New Data Indicates Almost Half of Online Viewers Watch Pre-Roll Ads Even When They Can Choose Not ToFriday, July 1, 2011, 10:26 AM ET|Posted by Will RichmondTwo recent data points share a common, though somewhat surprising, conclusion: almost half of online viewers watch pre-roll ads to the end even when presented with the choice to opt out and skip the ad entirely. Clearly two data points aren't enough to form a real trend, but they do provide insight into how online video advertising may ultimately differ from traditional TV advertising.
The first data point came from YouTube and Scripps, via this article in Online Media Daily. Scripps ran ads for 3 different programs on YouTube using its "True View" format that allows users to easily skip past the ad. It turned out that 44% of viewers actually watched the ad through to the end (a key benefit of the TrueView model is that advertisers only pay for ad views, not for skips).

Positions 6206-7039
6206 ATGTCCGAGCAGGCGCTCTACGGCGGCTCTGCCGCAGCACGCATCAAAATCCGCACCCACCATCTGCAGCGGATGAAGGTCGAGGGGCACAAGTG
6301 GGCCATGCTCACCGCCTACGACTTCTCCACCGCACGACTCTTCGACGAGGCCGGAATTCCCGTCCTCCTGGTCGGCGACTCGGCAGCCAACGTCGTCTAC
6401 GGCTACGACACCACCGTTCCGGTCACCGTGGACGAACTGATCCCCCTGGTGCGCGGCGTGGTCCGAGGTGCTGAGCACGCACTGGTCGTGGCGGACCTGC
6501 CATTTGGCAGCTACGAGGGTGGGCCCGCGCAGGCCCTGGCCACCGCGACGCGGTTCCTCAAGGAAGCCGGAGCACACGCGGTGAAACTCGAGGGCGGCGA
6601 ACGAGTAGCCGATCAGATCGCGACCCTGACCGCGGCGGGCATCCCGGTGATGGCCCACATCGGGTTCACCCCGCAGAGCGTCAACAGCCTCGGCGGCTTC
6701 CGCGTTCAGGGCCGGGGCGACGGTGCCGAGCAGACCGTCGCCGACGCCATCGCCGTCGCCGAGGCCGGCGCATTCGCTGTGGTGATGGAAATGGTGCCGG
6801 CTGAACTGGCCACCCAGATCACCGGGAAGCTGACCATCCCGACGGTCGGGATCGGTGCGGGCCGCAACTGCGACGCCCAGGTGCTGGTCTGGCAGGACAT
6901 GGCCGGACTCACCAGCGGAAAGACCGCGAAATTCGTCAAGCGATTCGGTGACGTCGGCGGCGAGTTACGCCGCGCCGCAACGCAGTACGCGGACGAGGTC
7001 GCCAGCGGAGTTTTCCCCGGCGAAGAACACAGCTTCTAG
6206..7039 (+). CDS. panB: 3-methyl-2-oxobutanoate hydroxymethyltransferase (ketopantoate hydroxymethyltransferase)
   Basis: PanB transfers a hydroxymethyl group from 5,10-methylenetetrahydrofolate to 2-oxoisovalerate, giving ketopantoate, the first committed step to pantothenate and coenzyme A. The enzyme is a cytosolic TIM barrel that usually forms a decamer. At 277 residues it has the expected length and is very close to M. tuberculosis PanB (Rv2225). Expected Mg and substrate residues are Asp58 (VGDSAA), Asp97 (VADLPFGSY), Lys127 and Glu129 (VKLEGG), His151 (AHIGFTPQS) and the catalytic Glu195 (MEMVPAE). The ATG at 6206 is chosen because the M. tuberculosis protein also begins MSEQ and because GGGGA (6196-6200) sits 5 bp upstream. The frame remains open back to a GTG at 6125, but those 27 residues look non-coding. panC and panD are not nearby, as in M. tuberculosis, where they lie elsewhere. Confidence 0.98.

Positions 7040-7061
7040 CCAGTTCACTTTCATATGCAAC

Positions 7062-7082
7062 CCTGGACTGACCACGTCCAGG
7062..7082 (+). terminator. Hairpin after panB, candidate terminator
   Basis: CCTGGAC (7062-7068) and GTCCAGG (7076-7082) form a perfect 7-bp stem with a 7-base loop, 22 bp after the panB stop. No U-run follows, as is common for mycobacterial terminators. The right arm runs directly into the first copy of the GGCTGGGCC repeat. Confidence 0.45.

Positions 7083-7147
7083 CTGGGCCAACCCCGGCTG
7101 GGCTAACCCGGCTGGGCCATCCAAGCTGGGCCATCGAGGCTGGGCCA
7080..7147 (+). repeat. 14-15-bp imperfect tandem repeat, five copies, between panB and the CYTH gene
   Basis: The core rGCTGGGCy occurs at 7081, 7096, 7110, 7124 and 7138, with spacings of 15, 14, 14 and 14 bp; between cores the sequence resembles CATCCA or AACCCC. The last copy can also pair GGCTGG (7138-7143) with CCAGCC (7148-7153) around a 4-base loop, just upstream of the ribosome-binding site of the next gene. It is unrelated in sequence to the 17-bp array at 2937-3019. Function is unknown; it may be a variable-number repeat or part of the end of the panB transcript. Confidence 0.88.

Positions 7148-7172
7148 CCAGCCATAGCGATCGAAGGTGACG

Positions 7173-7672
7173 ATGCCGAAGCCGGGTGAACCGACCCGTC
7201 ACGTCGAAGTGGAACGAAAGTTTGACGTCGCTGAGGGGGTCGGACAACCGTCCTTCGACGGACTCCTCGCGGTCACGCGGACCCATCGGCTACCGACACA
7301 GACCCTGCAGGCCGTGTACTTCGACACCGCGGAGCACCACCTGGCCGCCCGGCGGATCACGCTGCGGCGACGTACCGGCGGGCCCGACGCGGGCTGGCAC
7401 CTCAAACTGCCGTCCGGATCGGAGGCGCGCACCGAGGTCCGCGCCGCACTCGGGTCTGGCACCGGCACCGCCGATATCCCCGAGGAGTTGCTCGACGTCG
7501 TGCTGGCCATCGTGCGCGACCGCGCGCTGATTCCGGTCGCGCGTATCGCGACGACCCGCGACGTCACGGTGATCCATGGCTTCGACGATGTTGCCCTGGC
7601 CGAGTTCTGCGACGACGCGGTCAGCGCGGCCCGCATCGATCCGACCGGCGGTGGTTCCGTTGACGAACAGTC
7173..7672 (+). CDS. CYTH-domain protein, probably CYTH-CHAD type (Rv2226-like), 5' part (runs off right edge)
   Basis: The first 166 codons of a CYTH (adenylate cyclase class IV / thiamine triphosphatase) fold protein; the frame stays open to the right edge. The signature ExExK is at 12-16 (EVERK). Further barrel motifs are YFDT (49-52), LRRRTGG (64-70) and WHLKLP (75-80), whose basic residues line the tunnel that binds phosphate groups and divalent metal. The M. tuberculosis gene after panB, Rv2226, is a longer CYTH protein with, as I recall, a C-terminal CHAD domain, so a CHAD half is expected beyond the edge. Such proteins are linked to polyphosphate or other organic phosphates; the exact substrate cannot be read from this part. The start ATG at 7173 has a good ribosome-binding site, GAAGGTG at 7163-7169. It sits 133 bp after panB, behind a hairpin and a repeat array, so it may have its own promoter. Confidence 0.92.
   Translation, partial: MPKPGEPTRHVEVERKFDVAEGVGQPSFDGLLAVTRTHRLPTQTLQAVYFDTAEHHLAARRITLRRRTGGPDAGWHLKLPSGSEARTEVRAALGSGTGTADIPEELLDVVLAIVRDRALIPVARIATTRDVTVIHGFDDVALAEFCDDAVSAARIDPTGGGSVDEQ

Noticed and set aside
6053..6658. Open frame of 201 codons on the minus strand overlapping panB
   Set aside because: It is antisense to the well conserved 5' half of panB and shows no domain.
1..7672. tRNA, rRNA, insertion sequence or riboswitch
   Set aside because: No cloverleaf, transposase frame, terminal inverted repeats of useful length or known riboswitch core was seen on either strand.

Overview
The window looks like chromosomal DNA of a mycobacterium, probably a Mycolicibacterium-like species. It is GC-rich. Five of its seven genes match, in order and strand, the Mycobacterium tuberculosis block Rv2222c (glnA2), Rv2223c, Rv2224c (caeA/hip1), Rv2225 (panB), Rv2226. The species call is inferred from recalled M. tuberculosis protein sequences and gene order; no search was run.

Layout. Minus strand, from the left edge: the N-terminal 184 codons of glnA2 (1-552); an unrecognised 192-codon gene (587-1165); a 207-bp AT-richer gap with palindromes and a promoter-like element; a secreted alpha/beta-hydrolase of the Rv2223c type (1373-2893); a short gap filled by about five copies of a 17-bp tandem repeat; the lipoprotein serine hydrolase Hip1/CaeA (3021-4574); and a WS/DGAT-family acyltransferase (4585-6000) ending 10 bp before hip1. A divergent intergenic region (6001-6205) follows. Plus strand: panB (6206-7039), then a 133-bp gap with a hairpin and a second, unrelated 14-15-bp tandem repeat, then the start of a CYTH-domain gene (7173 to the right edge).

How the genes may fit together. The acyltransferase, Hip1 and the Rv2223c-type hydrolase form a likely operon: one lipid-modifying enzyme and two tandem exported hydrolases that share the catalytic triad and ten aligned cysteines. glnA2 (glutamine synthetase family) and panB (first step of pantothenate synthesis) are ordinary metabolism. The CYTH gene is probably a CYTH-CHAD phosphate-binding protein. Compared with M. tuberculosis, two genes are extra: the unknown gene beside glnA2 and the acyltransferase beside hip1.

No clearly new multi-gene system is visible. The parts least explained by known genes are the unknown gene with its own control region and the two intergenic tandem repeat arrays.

Then separately this week, video ad manager AdoTube released its Q1 2011 In-Stream Ad Format Index, which provides data on the 4.25 billion ad impressions generated across AdoTube's network (slides here). Among the key findings: 45% of viewers of its "Polite Pre-Roll" which allows skipping, watched through to the end. That was a 7% increase from the prior quarter and on par with conventional pre-roll ads. Another interesting finding was that when the Polite Pre-Roll is used, the abandonment rate for the content itself is 18% lower than when conventional pre-rolls are used, suggesting that ad choice enhances the content experience.
Now it could be a complete coincidence that the 44% from YouTube/Scripps and the 45% from AdoTube are so close. Or it may be early evidence that when reasonably good targeting is used and the viewer feels more respected because they've been given a choice, ad viewing is more palatable. Either way, this is part of the larger debate about whether consumers don't like ads period, or just don't like irrelevant ads and an uncontrollable viewing experience, the resolution of which will have broader implications for online video advertising.